A home run is typically a cause for celebration, but not for the residents along Canal Street in Northampton. Since spring, fly balls from an adult softball league playing at Canal Park have damaged several homes and vehicles along the street.

The outfield fence at Canal Park is 320 feet away, but that distance is not enough for the adult leagues using the park. 

“These guys are cranking them out of there,” said Councilman Jason Donohue during Northampton Borough Council’s June 1 meeting. 

Borough Manager LeRoy Brobst said the borough had a previous issue at the 26th Street Playground. In that case, the borough pulled the league’s permit and asked them to find another home field. A similar decision, in council’s view, is in order. 

Brobst said leagues are warned of the risks when applying for a field permit. 

“[The team] is told at the beginning of the year ‘no Gorilla balls, no Gorilla bats.’”

Brobst and Borough Solicitor Brian Panella will work together on language to prohibit adult softball leagues from Canal Park, limiting the park only to youth leagues. 

In other news, Councilman Anthony Lopsonzski, Sr. took some time to explain his reasoning for suggesting a reduced pool fee for Catasauqua residents during a previous meeting. Council rejected the motion. However, Lopsonzski, Sr. said he has since received backlash online for his suggestion. 

“Catasauqua residents have endured a 50 percent rise in borough taxes,” he said. “My intention was to show that our community is sympathetic toward their community.”

He added that the reduced rate would still be more than what Northampton residents pay but less than what other out-of-town passes cost. 

Councilwoman Judith Haldeman said Lopsonzski’s idea was “honorable,” but with the motion previously rejected, “Catasauqua residents will have to pay like [other] out-of-towners.”

Motions approved during the meeting included an escrow release of over $11,000 to Schoolhouse Apartments on Main, LLC. The 1503 Main St. developer has completed all outstanding property requests required by the borough and its zoning.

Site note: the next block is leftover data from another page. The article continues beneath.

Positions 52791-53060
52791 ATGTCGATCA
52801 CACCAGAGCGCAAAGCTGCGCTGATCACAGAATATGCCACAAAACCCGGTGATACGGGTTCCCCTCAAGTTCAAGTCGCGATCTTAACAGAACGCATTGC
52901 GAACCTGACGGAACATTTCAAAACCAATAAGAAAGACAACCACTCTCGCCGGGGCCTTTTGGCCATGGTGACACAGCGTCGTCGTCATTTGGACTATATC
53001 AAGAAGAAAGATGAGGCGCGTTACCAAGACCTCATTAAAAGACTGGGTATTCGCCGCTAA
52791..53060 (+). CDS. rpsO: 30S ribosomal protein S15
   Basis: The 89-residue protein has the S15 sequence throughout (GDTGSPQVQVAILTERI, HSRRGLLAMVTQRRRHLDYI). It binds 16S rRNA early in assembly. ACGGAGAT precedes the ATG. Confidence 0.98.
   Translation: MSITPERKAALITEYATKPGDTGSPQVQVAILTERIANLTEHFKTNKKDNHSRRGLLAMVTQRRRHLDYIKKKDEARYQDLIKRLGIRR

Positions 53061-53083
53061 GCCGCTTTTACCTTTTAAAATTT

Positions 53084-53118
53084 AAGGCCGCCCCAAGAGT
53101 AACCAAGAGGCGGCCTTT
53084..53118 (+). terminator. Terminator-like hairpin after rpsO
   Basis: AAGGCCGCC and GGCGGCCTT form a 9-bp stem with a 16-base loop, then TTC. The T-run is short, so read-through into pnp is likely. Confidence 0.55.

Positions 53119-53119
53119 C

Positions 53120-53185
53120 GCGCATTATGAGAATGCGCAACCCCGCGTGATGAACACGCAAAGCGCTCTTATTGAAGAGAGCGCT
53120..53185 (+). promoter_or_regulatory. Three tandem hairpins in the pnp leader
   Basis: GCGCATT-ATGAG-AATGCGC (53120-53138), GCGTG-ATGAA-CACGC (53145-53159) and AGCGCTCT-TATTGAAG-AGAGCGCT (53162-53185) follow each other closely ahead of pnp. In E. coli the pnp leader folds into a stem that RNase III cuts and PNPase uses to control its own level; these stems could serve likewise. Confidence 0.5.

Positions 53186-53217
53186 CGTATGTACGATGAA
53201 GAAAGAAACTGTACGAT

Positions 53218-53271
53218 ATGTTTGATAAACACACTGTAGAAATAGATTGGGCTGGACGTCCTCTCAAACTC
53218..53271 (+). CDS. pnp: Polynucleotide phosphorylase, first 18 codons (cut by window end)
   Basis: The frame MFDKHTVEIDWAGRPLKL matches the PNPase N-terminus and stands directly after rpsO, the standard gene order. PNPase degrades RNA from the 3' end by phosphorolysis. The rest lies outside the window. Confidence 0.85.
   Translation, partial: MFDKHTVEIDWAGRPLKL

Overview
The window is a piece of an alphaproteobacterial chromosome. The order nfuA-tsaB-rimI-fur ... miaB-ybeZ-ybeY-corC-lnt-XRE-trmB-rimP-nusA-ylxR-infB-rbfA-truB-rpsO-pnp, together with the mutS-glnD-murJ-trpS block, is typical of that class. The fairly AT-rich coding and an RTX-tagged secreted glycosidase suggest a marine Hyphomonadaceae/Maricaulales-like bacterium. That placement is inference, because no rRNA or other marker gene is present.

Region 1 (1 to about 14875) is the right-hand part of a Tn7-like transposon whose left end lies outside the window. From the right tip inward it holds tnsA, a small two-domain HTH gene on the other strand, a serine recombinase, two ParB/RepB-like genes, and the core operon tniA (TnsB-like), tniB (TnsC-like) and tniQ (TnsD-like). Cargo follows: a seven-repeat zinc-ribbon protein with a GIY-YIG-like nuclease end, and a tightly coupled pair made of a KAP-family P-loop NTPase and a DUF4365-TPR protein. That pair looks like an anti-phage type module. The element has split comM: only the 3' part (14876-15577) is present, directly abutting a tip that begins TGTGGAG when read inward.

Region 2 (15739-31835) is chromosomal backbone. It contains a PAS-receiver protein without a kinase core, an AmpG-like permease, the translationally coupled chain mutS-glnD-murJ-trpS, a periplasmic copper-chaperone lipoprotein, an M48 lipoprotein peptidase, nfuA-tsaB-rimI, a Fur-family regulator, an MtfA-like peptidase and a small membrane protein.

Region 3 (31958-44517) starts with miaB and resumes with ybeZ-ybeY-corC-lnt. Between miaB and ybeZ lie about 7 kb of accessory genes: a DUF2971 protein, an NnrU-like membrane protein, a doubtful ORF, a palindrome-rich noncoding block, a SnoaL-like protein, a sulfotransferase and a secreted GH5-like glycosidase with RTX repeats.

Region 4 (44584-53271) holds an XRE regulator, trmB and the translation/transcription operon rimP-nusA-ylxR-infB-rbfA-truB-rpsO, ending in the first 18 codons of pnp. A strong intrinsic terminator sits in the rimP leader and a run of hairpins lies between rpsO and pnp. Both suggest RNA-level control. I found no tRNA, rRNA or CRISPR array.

“They have been a good neighbor,” Brobst said of the developer.

Council also approved an application for a Nor-Co Grant for $48,000. If awarded, this grant would be combined with an additional $20,000 grant to help the borough update its zoning ordinances as part of the River Central Comprehensive Plan. 

Meanwhile, Mayor Anthony Pristash announced that the Hometown Heroes banner program is starting again. The initial response was overwhelming and interest is still rampant.

“I would hate to see anyone turned away,” Mayor Pristash said, adding that this program helps “build a more patriotic Northampton.”

Finally, Mayor Pristash and council bid farewell to Junior Council Representative Ryleigh Tillotson. A graduate of the Northampton Area High School Class of 2023, Tillotson’s two-year term will conclude at the end of June. 

“From here on, everyone is going to build on the back of what you have done,” Mayor Pristash told Tillotson. 

The mayor’s sentiments were echoed by every member of council. 

“[Tillotson] will have a very successful career,” said Lopsonzski, Sr. He added that she has gotten first-hand experience of government, public service and the importance of collaboration.

During her public comments, Tillotson thanked the council for their support and recognized her fellow graduates.

“Without my class…my friends…I would not be the person I am today,” she said. “I hope everyone in the community appreciates what our class has done.”

Brobst is working with the guidance office at NAHS to appoint a new junior council representative to start their term in September. 

All of council agreed: the new student will have the support of a strong foundation built by Tillotson and “big shoes to fill.”

The next Borough Council meeting will be Thursday, June 15 at 7 p.m.


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